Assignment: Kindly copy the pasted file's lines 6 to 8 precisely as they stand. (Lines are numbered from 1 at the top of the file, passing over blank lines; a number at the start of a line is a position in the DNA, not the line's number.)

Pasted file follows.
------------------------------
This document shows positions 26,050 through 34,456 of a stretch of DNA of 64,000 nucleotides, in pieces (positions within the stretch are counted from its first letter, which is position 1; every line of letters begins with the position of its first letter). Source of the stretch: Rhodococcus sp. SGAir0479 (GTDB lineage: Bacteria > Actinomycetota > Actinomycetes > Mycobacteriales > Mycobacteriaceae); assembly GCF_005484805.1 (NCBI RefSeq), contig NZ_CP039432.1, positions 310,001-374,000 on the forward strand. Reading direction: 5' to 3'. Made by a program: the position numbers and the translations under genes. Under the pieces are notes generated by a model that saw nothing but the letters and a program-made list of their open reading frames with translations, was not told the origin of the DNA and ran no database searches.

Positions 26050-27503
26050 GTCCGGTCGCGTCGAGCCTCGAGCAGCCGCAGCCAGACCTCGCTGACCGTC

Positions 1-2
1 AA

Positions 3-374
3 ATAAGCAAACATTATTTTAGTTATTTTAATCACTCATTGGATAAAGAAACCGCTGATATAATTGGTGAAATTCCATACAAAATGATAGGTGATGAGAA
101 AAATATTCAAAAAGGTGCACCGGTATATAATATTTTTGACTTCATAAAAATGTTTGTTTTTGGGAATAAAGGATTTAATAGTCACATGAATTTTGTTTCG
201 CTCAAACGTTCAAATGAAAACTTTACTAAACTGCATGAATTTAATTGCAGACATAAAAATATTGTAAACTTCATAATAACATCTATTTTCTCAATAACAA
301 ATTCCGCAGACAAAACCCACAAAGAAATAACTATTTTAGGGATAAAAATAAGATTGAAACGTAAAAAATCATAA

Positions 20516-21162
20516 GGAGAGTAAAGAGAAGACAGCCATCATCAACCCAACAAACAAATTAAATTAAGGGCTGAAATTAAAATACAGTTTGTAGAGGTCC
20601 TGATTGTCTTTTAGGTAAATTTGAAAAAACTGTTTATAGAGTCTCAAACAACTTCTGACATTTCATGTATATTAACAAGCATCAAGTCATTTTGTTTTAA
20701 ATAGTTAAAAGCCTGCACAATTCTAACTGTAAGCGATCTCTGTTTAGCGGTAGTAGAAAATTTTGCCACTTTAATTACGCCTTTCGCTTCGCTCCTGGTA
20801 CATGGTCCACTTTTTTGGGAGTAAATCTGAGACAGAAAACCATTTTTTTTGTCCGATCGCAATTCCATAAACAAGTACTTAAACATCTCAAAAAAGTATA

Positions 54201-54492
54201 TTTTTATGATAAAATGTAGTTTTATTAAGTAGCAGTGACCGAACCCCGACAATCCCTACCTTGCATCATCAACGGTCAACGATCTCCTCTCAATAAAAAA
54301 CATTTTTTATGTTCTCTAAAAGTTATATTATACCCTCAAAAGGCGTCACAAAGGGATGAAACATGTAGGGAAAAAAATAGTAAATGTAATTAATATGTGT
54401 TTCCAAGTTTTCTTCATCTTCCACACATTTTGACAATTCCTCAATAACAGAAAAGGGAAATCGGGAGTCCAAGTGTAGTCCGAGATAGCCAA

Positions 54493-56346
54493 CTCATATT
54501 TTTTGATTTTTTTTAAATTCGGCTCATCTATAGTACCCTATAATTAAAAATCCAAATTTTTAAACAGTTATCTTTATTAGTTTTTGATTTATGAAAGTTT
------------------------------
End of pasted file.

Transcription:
Positions 3-374
3 ATAAGCAAACATTATTTTAGTTATTTTAATCACTCATTGGATAAAGAAACCGCTGATATAATTGGTGAAATTCCATACAAAATGATAGGTGATGAGAA
101 AAATATTCAAAAAGGTGCACCGGTATATAATATTTTTGACTTCATAAAAATGTTTGTTTTTGGGAATAAAGGATTTAATAGTCACATGAATTTTGTTTCG